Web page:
While I was watching Michael Haneke's "Amour", I started thinking back other movies about the nature of death that I had seen. One of them was Rob Reiner's "The Bucket List". It stars Jack Nicholson and Morgan Freeman as cancer patients Edward and Carter, who become friends in the hospital. After Carter hears he has less than a year to live, he and Edward go on a trip around the globe together to have some fun before Carter "kicks the bucket", meaning before he dies.
There are movies that you watch when you're young and think they're awesome, and watch them again when you're older and still like them, though you've started to see the faults. The Bucket List represents the exact opposite. I saw it some 4 years ago, when I still didn't watch too many films and didn't understand much about them. I thought it was pretty good back then, but what about now?
To watch The Bucket List now is a quite nerve-racking experience. As beautifully as Roger Ebert put it, this film has nothing to do with dying of cancer. The film prettifies the theme of death so badly it soon turns repulsive. Edward and Carter go skydiving, climb up Mt. Everest and drive motorcycles on the Great Wall of China, among other things. Would these things be involved in your "bucket list" if you were lying in your death bed? Meanwhile they also have pseudo-profound conversations about subjects like family and faith, and Carter tries to make Edward reunite with his estranged daughter. The sentimentality is effusive, and the viewer is feeling sick.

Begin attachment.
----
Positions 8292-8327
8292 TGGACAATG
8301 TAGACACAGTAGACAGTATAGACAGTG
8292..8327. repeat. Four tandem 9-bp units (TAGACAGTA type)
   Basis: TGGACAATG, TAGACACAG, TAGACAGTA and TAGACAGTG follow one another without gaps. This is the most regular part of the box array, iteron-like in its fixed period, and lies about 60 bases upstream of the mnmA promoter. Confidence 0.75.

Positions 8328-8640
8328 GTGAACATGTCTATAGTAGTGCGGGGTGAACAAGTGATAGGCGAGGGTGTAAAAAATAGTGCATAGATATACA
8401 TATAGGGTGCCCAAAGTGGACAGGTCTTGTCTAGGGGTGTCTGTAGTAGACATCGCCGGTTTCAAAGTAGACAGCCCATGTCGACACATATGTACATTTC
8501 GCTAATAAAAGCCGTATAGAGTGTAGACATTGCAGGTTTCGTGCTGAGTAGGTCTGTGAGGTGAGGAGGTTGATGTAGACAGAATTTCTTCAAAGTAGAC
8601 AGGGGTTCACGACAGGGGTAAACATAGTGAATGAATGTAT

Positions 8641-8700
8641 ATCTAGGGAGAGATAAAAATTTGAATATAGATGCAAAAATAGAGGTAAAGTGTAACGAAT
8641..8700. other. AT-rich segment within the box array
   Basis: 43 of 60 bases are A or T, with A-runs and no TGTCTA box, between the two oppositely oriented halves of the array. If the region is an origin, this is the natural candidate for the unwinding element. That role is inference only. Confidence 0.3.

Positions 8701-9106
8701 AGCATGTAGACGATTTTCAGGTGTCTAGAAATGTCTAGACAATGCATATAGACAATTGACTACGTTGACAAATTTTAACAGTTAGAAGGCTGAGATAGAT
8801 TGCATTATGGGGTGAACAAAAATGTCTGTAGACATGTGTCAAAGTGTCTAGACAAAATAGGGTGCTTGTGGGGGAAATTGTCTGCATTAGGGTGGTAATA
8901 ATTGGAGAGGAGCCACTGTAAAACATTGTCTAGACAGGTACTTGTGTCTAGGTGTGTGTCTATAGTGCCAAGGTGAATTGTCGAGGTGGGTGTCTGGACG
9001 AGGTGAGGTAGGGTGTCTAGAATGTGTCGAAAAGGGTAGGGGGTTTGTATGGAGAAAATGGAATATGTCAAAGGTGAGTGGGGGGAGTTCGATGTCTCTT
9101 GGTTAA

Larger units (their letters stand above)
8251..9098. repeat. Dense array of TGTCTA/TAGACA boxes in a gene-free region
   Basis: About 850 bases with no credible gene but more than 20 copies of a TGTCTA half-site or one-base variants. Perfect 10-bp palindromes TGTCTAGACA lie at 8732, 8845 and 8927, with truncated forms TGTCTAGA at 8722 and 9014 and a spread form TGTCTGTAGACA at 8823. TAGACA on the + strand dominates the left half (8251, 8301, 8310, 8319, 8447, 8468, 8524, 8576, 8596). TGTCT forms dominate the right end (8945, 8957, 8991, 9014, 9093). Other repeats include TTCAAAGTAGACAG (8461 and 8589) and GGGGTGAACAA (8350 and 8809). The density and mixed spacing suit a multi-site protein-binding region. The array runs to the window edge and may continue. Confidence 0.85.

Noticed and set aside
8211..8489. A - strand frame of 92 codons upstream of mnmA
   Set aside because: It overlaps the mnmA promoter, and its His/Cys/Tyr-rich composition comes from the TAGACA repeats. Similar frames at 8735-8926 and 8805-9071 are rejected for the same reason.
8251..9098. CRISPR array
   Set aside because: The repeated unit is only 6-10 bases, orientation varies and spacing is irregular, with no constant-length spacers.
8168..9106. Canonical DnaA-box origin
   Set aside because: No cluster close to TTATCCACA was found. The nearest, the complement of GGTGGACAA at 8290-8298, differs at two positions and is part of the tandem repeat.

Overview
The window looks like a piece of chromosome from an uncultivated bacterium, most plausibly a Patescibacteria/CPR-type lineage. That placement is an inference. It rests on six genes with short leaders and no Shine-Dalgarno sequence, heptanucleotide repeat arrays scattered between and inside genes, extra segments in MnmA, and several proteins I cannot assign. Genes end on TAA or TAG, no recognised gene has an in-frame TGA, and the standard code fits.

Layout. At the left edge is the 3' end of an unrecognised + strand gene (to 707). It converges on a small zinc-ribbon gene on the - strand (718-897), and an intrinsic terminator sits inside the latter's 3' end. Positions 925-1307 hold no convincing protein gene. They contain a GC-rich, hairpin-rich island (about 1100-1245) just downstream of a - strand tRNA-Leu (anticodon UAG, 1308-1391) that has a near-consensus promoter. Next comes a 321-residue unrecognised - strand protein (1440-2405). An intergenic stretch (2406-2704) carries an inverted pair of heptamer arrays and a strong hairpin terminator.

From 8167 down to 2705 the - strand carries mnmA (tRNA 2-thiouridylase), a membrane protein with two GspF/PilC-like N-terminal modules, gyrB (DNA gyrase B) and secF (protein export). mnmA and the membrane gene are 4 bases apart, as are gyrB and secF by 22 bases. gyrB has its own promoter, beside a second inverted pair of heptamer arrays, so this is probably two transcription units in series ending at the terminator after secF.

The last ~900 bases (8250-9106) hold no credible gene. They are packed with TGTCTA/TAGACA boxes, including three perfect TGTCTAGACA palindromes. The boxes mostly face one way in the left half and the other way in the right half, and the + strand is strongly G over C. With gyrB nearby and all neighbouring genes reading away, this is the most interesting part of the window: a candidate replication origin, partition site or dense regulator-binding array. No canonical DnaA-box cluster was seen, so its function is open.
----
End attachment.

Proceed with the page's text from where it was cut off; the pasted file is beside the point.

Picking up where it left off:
The only positive thing I can possibly say of the film is Nicholson and Freeman. Not their performances, because they're just playing themselves again, but they do have chemistry in some scenes. I still hope they'd do some more remarkable films while they're still alive. But you can't really blame them for doing this film. Both actors have had the ups and downs of their careers, won their Oscars and now they can do whatever they want.
Every human being dies at some point of their lives. It is a fact so clear that we shouldn't be lied about it. The Bucket List makes you think dying can be fun and you can remain distant from your family and treatment and instead go doing deadly things like skydiving. I don't know, maybe the film just tries to tell us not to be too afraid of dying, but the way it tells this message with clichés and sentimentality, it's not really uplifting or thoughtful. The Bucket List is yet another American schmaltzy comedy-drama that tries to be something very moving and profound, but ends up being an intolerable experience and a total waste of time.